In the words of a French song “Let’s put our love in the washing machine to see if the original colors can come back… Can bleach revive feelings, the whiteness that we thought would last forever…?” The sky hesitates between graphite and lead. An ear on the radio, the red automobile speeds through the green vineyards and the silvery olive trees of the lower side of La Liviniére, a “terrace” as flat as the back of a hand. Rather dramatic black and white scenery. War has been declared. Frightening one-eyed monsters, blue or yellow, armored tanks of Modernity, assail an army of skinny vine stocks, desperate foot soldiers.
I wrote a while ago what I thought of the “grands crus du Languedoc”, an initiative glorified by ad men, and enhanced by a hint of bad politics and introduced as the absolute weapon by which Languedoc would conquer the world. In essence I found all this rather dubious, anachronistic, with a flavor of cheap marketing, neon lights and “wine fairs”. Was this really the right fight for this wine region that had managed, twenty years ago, to connect with a wide audience thanks to a generation of winemakers who were offering beautiful wines at good prices, without pretentiousness? In keeping with one of the weakness of the South of France it seemed as that the authorities were about to put pseudo-Roman columns outside bungalows in the suburbs of Narbonne and Beziers in an effort to make them look like chateaux.
The worst was the form it took. And I was not the only one to object. Jancis Robinson, the strict headmistress of all students of wine wrote an article to say that she found the whole thing rather bizarre; my fellow journalist Michel Smith put in his dollar’s worth (and it was worth it): they had drawn out of a hat a list of bottles, politically very correct but completely artificial and bureaucratic, that ignored the majority of those that were flying the colors of the region: Valette, Barral, Chabandon. Navarre, Old, Pueyo, Carayol, Vaillé and many others. Since then this not so brilliant initiative floundered somehow, and strategists were called back to reason, especially by INAO, the French National Institute of Origin and Quality. As expected, the project is now somewhere in no man’s land, though it still produces expense statements and it certainly costs a lot of money to the vast number of declassified winemakers – who nevertheless pay their union dues.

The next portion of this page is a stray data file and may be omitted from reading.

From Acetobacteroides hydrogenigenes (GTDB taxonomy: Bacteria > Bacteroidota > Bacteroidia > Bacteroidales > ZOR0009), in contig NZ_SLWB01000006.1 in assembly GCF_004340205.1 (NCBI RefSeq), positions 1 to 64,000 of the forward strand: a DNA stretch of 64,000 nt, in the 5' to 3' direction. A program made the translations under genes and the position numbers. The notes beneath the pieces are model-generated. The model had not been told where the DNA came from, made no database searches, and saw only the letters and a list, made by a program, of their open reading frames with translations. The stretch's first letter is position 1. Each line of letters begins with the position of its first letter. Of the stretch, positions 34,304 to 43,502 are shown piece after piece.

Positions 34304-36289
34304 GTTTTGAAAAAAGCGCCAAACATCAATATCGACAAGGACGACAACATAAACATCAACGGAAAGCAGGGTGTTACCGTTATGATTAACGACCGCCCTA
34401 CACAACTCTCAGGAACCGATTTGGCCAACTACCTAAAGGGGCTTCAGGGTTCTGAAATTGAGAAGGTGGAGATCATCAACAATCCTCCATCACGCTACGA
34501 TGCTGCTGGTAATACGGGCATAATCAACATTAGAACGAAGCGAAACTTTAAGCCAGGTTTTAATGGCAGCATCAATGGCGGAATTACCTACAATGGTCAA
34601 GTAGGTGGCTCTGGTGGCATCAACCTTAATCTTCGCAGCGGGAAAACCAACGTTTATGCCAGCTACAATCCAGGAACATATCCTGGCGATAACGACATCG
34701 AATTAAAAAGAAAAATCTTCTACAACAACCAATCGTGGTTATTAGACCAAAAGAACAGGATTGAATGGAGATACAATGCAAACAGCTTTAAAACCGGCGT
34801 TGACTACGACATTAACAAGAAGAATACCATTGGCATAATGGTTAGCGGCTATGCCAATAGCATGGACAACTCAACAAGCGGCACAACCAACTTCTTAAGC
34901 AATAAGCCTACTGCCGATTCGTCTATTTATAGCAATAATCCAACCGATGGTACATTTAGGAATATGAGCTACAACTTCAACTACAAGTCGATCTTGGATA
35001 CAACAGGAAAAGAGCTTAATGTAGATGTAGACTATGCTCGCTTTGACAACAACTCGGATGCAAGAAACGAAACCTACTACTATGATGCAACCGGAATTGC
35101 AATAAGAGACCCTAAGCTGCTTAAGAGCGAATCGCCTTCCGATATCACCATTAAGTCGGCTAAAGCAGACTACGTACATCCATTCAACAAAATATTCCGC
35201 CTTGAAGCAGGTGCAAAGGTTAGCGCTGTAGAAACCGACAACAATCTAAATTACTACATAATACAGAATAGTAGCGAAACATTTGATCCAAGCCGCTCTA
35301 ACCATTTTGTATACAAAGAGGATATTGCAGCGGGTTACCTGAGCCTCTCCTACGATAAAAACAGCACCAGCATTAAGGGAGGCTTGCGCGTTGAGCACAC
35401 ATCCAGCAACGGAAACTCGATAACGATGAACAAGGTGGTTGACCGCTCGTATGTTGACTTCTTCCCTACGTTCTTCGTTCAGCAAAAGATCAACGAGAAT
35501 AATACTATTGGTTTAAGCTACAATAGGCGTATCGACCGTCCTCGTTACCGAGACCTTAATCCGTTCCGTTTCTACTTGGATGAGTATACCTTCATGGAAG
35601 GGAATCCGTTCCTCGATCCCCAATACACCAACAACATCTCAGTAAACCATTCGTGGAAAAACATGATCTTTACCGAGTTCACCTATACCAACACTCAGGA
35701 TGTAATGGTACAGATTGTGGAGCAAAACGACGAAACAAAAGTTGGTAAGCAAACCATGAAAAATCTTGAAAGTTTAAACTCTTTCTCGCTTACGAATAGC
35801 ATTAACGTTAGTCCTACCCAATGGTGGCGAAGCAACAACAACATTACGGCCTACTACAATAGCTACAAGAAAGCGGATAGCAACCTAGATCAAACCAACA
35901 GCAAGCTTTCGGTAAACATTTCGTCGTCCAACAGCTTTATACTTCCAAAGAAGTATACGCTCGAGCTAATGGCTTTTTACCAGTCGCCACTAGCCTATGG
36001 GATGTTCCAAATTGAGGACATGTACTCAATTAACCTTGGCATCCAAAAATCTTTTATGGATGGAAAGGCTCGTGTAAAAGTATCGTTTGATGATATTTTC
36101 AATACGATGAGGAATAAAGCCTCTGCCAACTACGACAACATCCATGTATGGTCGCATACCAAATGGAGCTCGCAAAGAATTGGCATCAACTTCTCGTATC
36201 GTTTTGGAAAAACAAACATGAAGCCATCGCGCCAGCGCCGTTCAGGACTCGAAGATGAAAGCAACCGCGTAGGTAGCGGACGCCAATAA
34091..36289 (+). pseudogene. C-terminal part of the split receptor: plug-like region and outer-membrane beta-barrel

In short, RIP “Grands Crus du Languedoc”, synthetic still-born products of the excessive classifications of wine. I was thinking about this absurd initiative as we were driving from Minervois to Corbières, having crossed the plain of La Livinière, and entering Boutenac, another declassified Grand Cru. There, too, under a dark sky, the mechanical beaters were already at work: harvesters doing their sinister job. I felt sorry for these frail vines, chained to their tendrils, shaken like apple trees. There are moments when the Mondovino shows a complete absence of logic. Before inventing Chateaux in Languedoc it would have been better to start from the beginning and respect the vine; particularly through harvesting by hand; making love to the vine, not going to war against it.